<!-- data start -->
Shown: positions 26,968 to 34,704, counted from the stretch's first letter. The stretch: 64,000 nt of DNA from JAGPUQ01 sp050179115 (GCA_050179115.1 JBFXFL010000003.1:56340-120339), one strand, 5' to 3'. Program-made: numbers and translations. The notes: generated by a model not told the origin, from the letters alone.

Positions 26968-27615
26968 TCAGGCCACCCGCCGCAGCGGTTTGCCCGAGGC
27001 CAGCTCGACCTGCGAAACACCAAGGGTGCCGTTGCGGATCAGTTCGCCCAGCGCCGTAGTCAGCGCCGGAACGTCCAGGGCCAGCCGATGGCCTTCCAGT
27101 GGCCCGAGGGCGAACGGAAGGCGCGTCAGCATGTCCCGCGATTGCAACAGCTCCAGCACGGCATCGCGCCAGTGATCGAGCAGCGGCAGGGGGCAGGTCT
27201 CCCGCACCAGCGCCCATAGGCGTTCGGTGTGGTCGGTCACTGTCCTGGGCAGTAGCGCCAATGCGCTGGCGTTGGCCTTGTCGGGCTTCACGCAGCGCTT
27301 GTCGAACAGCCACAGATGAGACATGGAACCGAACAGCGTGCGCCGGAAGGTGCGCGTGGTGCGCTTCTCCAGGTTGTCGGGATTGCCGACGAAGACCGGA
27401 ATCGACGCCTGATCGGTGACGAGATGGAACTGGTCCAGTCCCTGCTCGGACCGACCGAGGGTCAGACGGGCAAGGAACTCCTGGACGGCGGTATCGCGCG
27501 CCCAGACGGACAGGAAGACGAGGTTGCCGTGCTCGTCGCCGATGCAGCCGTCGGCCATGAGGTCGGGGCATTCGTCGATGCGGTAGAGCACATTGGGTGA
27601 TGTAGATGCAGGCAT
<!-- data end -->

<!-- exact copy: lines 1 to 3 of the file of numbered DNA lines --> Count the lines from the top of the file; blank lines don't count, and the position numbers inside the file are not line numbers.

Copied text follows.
Shown: positions 26,968 to 34,704, counted from the stretch's first letter. The stretch: 64,000 nt of DNA from JAGPUQ01 sp050179115 (GCA_050179115.1 JBFXFL010000003.1:56340-120339), one strand, 5' to 3'. Program-made: numbers and translations. The notes: generated by a model not told the origin, from the letters alone.

Positions 26968-27615
26968 TCAGGCCACCCGCCGCAGCGGTTTGCCCGAGGC